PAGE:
3. Cover up. Adidas, among others makes long-sleeve polo shirts for women and men. The new wicking/cooling technology makes these shirts very comfortable in hot weather. There are also the “sleeve” add-ons you see some LPGA ladies wearing. Collared shirts protect the back of the neck. Long hair and floppy hats can cover the ears, neck and forehead. When in doubt, cover.

4. Make a habit of conditioning your skin regularly, not just the day before a tournament. Mom, you’re likely way more informed than Dad on skin care products, but I’ll help cut through the maze of confusing options and offer some inexpensive, very low risk choices. We use Aveeno Daily Moisturizing Lotion. Costco carries 2-packs. It is extremely clean and we love it. Another very beneficial skin care item is organic unrefined coconut oil. This has so many benefits I can’t begin to list them here. Coconut oil is widely available. Make sure it’s organic and unrefined. For a slightly pricier, but amazing 3rd option try Dr Mercola’s Organic Moisturizing Body Butter. It’s top-quality at a reasonable price. Try any or all of these and choose one for your daily moisturizer. Most experts recommend applying it after a warm shower. You’ll figure it out.

See you on #1 tee protecting your skin… Sam

6 Reasons To Make College Golf The Goal

In this Monday Mulligan we’ll look at college golf and why parents of junior golfers should seriously consider it as the long-term goal.

S3 started playing golf at age 5 and once we understood that he enjoyed golf and was developing a passion for it, we had a family meeting to make some short-term and long-term goals with the ultimate goal being a college golf scholarship. Everything we did was in harmony with all of S3’s goals.

If you have not considered college golf, here’s why you should:

1. Make college golf a goal, a dream. Life is about goals and dreams. Without them why are you doing anything?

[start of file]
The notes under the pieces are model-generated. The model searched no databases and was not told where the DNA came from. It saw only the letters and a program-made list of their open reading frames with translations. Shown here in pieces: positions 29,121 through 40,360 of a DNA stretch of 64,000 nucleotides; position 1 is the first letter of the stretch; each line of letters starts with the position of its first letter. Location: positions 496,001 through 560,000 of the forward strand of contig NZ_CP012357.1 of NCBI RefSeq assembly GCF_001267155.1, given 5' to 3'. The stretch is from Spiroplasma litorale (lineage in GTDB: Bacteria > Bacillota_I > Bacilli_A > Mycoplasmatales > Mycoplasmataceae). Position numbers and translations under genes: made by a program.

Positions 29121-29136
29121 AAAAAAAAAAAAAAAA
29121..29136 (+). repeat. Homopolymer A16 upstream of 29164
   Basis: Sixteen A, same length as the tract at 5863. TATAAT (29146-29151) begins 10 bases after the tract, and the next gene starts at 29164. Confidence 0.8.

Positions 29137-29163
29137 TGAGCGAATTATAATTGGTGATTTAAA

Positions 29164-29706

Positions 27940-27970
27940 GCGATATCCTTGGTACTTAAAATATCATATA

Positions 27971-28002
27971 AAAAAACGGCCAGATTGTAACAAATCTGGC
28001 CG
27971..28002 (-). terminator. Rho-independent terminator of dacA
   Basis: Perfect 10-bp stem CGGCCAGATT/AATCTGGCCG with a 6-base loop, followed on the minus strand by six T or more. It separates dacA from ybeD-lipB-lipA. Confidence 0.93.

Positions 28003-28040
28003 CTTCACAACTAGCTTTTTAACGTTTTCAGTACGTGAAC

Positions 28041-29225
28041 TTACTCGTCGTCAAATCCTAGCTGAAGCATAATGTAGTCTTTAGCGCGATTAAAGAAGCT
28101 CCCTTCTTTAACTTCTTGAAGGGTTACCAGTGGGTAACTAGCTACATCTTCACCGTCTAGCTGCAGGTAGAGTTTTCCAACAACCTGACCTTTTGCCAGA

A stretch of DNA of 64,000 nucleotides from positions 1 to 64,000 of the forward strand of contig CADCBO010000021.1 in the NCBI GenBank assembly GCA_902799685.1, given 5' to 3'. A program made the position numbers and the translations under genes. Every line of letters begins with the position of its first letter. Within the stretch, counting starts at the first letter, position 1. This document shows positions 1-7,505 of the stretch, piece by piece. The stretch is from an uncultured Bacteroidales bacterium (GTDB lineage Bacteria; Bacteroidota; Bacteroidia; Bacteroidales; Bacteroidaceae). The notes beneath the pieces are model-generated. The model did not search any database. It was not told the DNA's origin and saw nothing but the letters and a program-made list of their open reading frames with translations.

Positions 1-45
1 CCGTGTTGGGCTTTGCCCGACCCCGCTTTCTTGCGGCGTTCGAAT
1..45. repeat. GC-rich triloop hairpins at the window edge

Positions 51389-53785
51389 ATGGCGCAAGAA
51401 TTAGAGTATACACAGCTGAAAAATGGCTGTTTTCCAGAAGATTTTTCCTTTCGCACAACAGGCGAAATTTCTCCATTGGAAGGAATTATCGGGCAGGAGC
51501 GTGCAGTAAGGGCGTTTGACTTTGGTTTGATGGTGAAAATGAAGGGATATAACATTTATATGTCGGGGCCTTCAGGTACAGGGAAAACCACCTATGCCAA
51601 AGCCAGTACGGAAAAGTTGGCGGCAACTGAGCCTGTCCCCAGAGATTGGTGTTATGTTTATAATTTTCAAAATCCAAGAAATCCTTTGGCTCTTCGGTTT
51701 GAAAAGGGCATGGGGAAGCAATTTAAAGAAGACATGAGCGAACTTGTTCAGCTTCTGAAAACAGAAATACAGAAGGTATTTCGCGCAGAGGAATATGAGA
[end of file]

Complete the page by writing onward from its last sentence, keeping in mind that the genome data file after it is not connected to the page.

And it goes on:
2. This gives your youngster and the whole family a sense of purpose. It’s the major reason the smaller goals exist.

3. Not every kiddo needs to go to college to be successful. We have $70,000 tech jobs here in San Antonio that can’t be filled, but if your son/daughter is competitive in high school golf, they have a chance to attend college on a golf scholarship. It’s a blessing, accept it and pursue it.

4. A golf scholarship helps pay part of the cost of going to college. Men’s scholarships are partial, commonly paying perhaps 20-30% of the costs. Women have more scholarships available than the guys so they can usually get a higher percentage of their costs covered.

5. S3’s college golf experience was amazing, something no amount of money could buy! He saw parts of the country he’d never seen, played on fabulous golf courses and made lifelong friends from Australia, Zimbabwe, Spain and Mexico. Our family believes the absolute best way to attend college is as a college golfer. It’s a one-of-a-kind experience!

6. Now to the real world. Most college golfers will not play golf professionally. Here’s the big bonus of college golf: when your graduate’s resume hits the HR desk at a prospective employer, the first thing they’ll notice is that your child was a scholarship athlete who got a degree on time. The resume should go way up the list because a sharp HR person will understand that doing both of those things well requires excellent time-management skills. A great bonus!

Mom and Dad, please consider putting college golf on your kiddo’s radar. It is an achievable goal for both young men and young women.

See you on #1 tee wearing those college colors… Sam